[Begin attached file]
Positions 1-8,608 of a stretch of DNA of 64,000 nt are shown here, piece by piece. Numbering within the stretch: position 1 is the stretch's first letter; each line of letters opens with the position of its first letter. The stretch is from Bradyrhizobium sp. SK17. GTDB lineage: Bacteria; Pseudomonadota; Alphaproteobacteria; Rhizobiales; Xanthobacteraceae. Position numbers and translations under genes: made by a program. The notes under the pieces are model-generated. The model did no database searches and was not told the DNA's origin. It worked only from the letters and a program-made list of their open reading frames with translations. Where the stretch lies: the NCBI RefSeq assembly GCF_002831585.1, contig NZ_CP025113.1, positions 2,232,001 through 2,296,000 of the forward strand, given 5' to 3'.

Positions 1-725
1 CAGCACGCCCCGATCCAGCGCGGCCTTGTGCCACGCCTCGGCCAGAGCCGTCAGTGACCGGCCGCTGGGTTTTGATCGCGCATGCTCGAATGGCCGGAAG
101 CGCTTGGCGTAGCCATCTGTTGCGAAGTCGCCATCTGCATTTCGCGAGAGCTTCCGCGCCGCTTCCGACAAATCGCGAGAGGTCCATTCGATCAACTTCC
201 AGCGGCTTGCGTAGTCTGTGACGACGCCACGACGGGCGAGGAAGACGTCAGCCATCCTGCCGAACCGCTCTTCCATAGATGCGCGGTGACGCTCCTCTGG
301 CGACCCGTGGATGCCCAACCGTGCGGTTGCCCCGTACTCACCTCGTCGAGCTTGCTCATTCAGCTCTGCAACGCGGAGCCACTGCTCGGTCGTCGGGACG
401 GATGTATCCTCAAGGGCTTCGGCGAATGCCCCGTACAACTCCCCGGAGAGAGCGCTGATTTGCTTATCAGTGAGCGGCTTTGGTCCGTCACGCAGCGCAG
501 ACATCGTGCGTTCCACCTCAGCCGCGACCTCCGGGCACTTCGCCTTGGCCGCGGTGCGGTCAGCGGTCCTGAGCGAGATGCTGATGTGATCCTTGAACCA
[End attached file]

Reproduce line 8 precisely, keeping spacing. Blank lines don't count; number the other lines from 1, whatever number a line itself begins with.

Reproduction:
501 ACATCGTGCGTTCCACCTCAGCCGCGACCTCCGGGCACTTCGCCTTGGCCGCGGTGCGGTCAGCGGTCCTGAGCGAGATGCTGATGTGATCCTTGAACCA